Good Intentions Ease Pain, Add to Pleasure is the title of a report on a new study that finds — unsurprising, it would seem to me — that the people’s intentions affect how others perceive their actions:
“The results confirm that good intentions — even misguided ones — can sooth pain, increase pleasure and make things taste better,” the study concludes. It describes the ability of benevolence to improve physical experience as a “vindication for the power of good.”
….this study shows that physical events are influenced by the perceived contents of another person’s mind.”It seems we also use the intentions of others as a guide for basic physical experience,” Gray writes in the journal.
I don’t think it’s a great reach to apply these findings to the classroom.
I’m adding this info to My Best Posts On Why It’s Important To Be Positive In Class.
Here is a portion of California Governor Jerry Brown’s “State of the State” address today that dealt with schools:
Given the cutbacks to education in recent years, it is imperative that California devote more tax dollars to this most basic of public services. If we are successful in passing the temporary taxes I have proposed and the economy continues to expand, schools will be in a much stronger position.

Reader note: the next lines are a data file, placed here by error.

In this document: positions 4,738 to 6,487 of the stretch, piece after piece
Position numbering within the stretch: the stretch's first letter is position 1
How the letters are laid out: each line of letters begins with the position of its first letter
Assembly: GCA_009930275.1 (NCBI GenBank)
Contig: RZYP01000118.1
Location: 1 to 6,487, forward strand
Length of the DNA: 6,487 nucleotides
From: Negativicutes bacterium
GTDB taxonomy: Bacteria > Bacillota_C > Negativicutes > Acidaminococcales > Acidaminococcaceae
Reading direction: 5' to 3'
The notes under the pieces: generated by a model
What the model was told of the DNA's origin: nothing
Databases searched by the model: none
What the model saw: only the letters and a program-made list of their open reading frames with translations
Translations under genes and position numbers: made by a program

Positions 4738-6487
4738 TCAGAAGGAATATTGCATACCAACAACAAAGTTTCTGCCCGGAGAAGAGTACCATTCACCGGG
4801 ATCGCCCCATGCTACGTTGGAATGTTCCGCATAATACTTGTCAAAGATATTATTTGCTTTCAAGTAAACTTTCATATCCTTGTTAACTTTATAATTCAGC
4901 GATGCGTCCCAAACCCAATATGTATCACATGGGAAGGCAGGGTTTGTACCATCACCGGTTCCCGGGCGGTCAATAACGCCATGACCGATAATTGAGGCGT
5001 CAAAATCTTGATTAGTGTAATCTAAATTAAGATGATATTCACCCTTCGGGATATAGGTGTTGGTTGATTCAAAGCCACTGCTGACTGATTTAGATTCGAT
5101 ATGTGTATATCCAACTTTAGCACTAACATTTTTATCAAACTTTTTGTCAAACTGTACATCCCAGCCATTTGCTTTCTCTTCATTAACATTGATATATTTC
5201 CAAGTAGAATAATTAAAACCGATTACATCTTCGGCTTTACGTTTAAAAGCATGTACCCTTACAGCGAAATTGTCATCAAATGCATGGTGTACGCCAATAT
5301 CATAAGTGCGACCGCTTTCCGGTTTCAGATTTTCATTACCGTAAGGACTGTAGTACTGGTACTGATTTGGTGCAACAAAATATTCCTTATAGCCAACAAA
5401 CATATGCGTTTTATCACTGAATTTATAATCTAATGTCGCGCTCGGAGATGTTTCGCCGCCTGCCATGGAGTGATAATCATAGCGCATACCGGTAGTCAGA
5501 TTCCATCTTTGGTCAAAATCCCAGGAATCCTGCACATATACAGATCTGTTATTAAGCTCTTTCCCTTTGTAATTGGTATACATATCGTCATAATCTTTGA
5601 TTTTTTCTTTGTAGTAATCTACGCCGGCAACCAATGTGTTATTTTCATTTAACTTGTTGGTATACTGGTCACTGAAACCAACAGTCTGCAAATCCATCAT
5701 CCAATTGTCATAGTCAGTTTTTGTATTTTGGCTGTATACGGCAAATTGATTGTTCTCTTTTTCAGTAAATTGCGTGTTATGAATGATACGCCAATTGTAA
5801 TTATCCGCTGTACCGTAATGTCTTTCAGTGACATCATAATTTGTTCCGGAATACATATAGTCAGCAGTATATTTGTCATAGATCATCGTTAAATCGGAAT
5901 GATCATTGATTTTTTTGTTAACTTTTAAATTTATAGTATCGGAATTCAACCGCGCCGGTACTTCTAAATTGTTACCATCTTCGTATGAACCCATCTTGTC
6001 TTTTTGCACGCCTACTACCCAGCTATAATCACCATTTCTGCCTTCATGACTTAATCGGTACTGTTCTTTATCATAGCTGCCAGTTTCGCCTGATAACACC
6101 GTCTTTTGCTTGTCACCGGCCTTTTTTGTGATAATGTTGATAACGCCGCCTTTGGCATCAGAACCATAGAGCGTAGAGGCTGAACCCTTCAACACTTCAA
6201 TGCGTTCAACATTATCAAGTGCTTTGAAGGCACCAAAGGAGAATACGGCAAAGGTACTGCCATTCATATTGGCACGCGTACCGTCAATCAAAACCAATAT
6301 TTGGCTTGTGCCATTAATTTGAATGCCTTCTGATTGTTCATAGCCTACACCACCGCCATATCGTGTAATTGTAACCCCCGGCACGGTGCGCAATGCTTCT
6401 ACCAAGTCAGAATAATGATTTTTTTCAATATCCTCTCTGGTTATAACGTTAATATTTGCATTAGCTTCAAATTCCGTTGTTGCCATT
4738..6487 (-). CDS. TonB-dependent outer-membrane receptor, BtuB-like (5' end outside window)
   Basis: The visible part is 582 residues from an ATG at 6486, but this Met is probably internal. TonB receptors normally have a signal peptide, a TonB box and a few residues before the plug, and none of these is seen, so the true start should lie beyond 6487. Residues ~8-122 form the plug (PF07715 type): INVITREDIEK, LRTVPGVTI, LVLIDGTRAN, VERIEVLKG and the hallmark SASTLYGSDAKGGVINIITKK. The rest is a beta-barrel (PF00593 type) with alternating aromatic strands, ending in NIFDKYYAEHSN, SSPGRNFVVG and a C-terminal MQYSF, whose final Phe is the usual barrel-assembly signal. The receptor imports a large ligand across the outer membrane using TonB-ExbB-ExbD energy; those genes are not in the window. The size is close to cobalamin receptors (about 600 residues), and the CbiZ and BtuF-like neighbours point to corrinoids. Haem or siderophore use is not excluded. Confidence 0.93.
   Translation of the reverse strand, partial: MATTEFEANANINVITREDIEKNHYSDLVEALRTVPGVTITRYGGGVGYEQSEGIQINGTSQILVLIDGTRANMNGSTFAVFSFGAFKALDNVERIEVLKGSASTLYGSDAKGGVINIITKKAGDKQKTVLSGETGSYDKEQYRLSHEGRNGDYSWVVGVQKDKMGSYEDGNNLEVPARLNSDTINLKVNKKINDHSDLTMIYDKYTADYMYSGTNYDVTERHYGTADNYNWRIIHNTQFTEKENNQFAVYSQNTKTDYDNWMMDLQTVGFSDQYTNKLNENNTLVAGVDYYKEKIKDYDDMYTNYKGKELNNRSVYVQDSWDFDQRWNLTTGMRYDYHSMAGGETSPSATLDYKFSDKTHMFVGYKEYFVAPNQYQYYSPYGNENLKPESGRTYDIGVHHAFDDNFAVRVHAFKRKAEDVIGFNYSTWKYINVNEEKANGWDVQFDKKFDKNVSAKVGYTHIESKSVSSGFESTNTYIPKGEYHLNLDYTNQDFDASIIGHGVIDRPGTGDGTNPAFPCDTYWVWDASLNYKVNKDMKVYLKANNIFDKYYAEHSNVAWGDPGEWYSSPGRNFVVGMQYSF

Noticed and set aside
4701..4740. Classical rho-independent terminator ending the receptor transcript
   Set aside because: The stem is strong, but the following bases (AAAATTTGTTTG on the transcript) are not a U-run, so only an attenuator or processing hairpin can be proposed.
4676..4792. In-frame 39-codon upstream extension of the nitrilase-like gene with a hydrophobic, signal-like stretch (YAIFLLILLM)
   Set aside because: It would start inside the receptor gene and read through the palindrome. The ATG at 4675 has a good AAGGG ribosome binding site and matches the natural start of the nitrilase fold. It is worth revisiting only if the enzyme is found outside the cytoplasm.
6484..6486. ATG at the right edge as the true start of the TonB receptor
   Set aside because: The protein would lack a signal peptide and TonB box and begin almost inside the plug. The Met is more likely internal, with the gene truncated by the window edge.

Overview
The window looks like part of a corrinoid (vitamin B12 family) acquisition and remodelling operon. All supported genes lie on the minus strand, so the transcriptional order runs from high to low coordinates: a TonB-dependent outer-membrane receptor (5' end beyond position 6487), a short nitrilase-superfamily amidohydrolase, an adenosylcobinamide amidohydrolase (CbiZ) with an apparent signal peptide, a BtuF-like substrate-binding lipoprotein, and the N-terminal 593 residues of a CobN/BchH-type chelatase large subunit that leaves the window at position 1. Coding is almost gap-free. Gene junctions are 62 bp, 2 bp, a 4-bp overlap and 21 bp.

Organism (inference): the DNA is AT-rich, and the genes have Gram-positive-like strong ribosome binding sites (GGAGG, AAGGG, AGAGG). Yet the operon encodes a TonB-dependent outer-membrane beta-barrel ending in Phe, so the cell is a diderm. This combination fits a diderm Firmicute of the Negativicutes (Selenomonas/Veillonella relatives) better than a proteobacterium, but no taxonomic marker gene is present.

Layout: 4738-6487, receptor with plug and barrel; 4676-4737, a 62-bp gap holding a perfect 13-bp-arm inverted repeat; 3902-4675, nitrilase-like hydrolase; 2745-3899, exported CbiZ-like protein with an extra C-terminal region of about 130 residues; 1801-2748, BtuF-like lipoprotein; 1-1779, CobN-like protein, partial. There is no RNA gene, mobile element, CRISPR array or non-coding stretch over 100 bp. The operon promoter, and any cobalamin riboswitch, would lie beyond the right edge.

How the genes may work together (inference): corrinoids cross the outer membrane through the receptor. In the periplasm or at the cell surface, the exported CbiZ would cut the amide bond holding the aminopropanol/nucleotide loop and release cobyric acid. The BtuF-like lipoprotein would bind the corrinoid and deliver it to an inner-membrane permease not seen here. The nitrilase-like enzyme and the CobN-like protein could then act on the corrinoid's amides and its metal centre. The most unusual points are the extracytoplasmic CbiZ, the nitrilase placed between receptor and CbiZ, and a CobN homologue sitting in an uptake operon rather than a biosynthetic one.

No system, however, works without accountability. In California we have detailed state standards and lots of tests. Unfortunately, the resulting data is not provided until after the school year is over. Even today, the ranking of schools based on tests taken in April and May of 2011 is not available. I believe it is time to reduce the number of tests and get the results to teachers, principals and superintendents in weeks, not months. With timely data, principals and superintendents can better mentor and guide teachers as well as make sound evaluations of their performance. I also believe we need a qualitative system of assessments, such as a site visitation program where each classroom is visited, observed and evaluated. I will work with the State Board of Education to develop this proposal.
The house of education is divided by powerful forces and strong emotions. My role as governor is not to choose sides but to listen, to engage and to lead. I will do that. I embrace both reform and tradition—not complacency. My hunch is that principals and teachers know the most, but I’ll take good ideas from wherever they come.
Here’s a news story about the event.
Simple Booklet, a very easy tool to create online “books” without registering, is now back online. It hadn’t been working the last few times I checked it and its creator — Middlespot — has closed its excellent excellent search engine.
But it’s working now, and I’m adding it back again to The Best Places Where Students Can Write Online.
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